Your best bet is to make sure your agency is not going to subcontract out your project. If it’s unavoidable, be sure that your contract details what happens if things go wrong with the subcontractor. Also, confirm that an agency employee will manage the project. I have seen it happen over and over again: the agency hires a subcontractor for your project, puts you in contact with said subcontractor, and then takes a backseat. Dumping project management on the client is pure negligence on the part of the agency. (I doubt that it happens with their Fortune 500 clients.)
Ah, feedback. Life is unbearable if you cannot speak your mind, but in our everyone’s-a-winner culture anything short of ebullient praise is viewed as an affront. And so, to show that you’re not a glass-half-empty sort—you see the positive stuff, too!—you start with a few compliments before slipping in the unpleasant news. But you don’t want to end on a bad note so you close with something upbeat—another compliment or some hearty encouragement. Congratulations. You just served a “shit sandwich.” In more refined circles it’s called a “praise sandwich.” Either way, it’s a classic rookie mistake. Your protégé will take one look at this questionable offering and either see only the praise or only the criticism. You end up with the status quo or a new enemy.
(And in these wild and wooly times you don’t want an enemy. Best case: low-level passive aggressive retribution. Worst case: a digital smear campaign against you—that inexplicably goes viral. But I digress…) Negative feedback is not more palatable when it is preceded by a warm fuzzy: “You did a great job, really. But you don’t seem to understand the concept of a budget.” Even worse is verbally teeing up with a qualifier calculated to (a) distance yourself from the turd (“I hate to tell you, but…”), which often sounds disingenuous or (b) manage the response (“Don’t freak out, but…”), which usually has the opposite effect. Rather than feel gently enlightened, the recipient of your mixed message will either be confused or think you’re an asshole.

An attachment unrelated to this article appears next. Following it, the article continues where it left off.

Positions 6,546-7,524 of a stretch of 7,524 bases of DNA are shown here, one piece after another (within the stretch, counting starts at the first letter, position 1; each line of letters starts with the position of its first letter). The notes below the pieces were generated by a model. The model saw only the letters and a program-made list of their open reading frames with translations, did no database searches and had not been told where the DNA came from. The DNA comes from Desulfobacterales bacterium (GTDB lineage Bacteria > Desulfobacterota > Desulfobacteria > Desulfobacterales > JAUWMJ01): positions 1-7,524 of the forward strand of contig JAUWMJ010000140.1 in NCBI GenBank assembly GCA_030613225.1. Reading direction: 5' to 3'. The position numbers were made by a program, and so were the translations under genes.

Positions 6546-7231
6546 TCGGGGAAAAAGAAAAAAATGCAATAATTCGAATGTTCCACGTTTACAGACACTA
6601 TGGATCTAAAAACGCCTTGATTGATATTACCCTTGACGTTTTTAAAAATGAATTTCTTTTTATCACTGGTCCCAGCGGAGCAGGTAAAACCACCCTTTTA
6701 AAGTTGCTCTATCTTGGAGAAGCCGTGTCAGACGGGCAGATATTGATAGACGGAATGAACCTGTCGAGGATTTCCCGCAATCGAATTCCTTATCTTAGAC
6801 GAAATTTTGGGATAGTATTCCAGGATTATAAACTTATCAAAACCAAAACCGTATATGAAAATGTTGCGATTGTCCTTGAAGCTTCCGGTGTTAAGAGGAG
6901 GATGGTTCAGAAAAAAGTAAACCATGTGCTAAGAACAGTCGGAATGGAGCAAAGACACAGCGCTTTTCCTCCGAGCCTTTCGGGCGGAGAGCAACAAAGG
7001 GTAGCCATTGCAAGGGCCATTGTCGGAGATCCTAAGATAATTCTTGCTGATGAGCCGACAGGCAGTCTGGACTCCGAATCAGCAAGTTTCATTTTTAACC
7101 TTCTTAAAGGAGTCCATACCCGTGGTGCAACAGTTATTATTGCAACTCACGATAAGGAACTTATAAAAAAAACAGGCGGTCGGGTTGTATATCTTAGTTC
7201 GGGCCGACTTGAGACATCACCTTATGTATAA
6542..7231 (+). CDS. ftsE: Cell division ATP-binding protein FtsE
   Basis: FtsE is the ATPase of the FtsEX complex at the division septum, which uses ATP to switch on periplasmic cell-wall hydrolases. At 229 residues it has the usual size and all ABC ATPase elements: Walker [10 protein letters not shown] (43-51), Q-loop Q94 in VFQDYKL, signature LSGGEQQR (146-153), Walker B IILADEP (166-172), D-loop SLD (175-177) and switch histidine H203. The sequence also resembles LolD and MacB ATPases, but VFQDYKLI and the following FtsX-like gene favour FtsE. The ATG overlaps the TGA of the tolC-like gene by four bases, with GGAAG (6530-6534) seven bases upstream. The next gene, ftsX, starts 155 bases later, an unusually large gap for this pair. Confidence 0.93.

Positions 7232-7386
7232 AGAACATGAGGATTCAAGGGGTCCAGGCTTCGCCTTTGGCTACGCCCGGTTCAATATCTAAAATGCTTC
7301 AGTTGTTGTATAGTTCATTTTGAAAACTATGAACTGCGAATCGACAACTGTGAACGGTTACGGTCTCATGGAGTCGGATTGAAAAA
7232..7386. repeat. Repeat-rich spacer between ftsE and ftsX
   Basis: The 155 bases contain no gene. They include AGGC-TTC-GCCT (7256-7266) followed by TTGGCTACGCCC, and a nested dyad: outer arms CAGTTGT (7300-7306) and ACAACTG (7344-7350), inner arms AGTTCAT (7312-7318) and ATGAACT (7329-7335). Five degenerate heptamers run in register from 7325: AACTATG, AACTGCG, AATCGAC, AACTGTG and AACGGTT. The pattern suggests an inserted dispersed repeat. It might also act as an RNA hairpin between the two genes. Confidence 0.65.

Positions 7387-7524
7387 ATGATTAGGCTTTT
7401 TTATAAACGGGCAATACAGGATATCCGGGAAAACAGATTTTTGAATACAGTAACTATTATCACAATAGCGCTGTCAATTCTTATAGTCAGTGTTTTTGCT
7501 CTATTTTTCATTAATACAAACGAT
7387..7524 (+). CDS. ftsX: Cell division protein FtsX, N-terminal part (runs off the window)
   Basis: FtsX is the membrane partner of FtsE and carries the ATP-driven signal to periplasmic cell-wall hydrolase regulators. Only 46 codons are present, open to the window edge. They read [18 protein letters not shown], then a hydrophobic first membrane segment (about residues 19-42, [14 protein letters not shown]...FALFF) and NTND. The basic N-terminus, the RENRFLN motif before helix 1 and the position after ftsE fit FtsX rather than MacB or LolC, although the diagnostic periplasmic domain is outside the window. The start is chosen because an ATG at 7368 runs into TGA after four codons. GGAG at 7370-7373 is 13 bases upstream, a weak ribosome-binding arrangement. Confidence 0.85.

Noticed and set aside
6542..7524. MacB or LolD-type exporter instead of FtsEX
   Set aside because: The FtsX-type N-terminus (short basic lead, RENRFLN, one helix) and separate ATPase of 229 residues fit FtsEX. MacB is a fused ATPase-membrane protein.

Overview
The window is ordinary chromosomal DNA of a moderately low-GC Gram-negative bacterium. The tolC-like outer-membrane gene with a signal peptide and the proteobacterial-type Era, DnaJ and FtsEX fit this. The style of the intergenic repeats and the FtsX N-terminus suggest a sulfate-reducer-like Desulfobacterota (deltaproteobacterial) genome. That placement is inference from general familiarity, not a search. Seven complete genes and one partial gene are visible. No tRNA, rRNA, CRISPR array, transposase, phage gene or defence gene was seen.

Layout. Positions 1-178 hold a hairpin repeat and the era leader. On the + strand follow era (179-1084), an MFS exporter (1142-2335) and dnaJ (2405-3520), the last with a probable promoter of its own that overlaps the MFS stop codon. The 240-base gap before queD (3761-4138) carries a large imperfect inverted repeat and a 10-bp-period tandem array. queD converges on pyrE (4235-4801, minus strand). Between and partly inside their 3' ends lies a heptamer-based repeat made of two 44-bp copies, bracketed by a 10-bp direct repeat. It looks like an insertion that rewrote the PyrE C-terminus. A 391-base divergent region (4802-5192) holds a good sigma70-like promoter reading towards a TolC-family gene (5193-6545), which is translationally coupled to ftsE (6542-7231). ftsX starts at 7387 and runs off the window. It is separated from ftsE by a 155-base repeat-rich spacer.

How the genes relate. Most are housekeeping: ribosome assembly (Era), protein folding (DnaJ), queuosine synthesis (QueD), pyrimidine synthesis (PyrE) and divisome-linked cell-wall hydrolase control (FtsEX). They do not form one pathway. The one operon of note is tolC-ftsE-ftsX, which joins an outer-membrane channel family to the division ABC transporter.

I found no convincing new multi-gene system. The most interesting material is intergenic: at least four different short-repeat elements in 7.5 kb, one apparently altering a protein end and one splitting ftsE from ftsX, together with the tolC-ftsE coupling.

I hate cash. I think most people do. Life is much simpler in a paperless world. But I don’t love plastic, either—I am looking forward to Bitcoin taking over the world. Until Bitcoin is a household name, however, credit and debit cards are the next best thing. With a few caveats: some merchants only accept credit cards for values greater than a certain amount. And some merchants charge you a fee for using your credit card (it might not hurt, but it does sting). What many of these merchants do not know is that they are in violation of the law and credit card network rules.